At 6.97mm from front to back, the Honor 8 Pro is slimmer than the iPhone 7 Plus but still a little fatter than the Moto Z. The lack of a camera protrusion makes is usually a winning feature however it does actually contribute to the problems mentioned above when the Pro is lying flat on any surface.
As mentioned above the fingerprint scanner is responsive, to add to this the doubles up as a customisable button. You can assign a couple of tasks to the button, and the user can still swipe your finger left, right, up and down to carry out various operations, however, you cannot customise the button as a shortcut launcher as on the Honor 8.
The Honor 8 Pro arrived to me with Android 7 Nougat and EMUI 5.1 on board. Some are not fans of EMUI, however, I have found it to be a very mature overlay, easily preferable to Samsung’s attempt. EMUI does seem to be quite heavy on system resources with 4gb of the 6gb RAM used at any point. Of course, Linux users will state this doesn’t matter however EMUI 5.1 includes RAM and processor optimisations to help with responsiveness during your day.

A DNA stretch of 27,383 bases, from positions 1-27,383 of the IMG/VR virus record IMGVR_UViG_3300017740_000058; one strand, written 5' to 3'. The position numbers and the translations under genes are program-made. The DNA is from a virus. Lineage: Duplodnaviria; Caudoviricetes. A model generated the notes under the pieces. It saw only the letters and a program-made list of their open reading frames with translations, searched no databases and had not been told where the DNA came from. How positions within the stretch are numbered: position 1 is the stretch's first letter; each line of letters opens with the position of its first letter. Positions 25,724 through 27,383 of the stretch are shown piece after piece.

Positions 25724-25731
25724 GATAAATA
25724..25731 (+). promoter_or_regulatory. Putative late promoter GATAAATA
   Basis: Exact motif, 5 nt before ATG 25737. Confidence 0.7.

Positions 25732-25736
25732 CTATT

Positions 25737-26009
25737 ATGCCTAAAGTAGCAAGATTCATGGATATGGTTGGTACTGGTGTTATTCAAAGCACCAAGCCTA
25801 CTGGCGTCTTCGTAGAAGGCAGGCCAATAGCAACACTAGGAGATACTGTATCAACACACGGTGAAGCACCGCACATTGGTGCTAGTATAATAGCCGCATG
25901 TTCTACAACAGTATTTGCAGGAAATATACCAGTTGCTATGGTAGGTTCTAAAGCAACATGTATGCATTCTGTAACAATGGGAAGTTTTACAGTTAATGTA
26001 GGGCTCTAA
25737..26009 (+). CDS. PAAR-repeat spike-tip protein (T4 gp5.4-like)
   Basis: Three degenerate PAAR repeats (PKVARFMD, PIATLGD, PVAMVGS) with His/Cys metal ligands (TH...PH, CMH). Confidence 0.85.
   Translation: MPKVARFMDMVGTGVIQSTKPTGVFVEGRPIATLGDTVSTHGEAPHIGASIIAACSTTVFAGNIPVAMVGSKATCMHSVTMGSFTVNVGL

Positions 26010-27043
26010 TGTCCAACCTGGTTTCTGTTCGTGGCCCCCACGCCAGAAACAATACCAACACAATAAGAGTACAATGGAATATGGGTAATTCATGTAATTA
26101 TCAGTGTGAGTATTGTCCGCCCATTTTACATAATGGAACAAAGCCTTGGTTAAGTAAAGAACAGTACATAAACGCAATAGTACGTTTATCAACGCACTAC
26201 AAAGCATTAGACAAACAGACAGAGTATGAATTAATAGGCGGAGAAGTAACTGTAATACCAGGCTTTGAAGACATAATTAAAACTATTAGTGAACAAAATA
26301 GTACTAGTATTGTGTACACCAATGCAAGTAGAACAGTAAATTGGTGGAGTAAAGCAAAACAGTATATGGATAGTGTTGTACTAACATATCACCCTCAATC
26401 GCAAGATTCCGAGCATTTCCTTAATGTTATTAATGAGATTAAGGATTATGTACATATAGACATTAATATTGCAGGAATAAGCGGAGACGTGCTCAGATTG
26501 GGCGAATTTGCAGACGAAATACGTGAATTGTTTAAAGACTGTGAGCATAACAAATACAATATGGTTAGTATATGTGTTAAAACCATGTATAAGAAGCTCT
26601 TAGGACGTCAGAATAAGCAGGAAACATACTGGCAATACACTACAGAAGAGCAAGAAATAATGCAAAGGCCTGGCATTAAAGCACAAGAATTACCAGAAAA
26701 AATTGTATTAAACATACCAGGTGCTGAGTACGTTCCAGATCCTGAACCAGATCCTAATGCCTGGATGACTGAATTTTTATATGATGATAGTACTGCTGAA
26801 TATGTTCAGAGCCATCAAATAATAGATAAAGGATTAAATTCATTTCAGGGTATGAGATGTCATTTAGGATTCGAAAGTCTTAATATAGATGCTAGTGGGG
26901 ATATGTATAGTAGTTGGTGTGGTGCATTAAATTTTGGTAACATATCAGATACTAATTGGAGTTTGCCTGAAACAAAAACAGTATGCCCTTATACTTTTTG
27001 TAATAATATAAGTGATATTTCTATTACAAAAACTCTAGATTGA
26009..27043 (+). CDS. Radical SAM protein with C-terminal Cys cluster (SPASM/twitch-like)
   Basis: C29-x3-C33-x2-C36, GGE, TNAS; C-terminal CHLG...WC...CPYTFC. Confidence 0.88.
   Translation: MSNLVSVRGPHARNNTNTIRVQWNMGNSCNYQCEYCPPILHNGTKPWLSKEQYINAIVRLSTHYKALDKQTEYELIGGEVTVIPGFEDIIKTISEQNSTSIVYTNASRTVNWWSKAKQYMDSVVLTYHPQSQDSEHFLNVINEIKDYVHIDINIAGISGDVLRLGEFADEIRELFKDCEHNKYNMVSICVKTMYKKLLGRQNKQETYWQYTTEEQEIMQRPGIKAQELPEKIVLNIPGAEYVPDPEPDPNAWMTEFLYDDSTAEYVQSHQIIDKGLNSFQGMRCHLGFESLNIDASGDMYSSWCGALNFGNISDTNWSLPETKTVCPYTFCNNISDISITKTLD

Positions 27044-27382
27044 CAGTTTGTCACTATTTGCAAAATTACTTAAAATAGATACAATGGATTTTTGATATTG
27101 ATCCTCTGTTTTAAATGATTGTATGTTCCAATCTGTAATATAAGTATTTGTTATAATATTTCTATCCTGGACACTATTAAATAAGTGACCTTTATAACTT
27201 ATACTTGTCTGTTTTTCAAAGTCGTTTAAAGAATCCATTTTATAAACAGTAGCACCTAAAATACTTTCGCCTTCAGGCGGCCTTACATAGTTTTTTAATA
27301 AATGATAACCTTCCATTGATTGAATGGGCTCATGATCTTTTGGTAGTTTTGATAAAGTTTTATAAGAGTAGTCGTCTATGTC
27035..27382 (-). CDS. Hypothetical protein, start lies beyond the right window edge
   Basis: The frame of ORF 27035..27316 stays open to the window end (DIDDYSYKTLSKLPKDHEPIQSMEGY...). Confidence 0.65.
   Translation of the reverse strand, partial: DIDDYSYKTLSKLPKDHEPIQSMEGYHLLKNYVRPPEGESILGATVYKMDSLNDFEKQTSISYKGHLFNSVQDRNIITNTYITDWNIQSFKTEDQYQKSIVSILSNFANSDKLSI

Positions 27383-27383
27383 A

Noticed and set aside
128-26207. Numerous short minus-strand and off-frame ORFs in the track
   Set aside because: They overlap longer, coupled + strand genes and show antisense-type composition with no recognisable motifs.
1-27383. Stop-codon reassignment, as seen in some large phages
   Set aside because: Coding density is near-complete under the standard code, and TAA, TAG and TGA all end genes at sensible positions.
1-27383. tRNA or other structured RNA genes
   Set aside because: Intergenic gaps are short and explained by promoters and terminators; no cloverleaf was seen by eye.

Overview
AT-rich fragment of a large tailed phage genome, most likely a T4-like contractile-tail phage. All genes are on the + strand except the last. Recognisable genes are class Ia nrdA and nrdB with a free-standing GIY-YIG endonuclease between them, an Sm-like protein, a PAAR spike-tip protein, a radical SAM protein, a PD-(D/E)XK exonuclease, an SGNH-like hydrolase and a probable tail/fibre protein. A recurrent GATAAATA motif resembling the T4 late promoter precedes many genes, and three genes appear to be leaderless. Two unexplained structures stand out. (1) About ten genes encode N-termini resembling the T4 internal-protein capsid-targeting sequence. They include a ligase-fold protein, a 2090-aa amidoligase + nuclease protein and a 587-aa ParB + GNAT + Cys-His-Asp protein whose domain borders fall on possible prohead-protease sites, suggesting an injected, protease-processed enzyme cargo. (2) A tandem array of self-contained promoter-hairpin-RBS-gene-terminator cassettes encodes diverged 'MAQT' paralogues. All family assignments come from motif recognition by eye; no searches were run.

Honor have added that EMUI 5.1 features “RAM defragmentation, advanced memory compression and a faster kernel for memory recycling”, to increase the lifespan of the device as Android can suffer from fragmented data building up in the RAM over the course of it’s life cycle. Whilst EMUI cannot eliminate it, the process tries to clean those harder to reach corners in the RAM.
The Honor 8 Pro’s benchmark performance is impressive. Using Geekbench 4 single-core score of 1,837 and multi-core score of 6,477. On Antutu scored lower than most of the flagships at 120189, similar to the Huawei Mate 9. The Honor 8 Pro gives the more expensive flagships a real run for their money.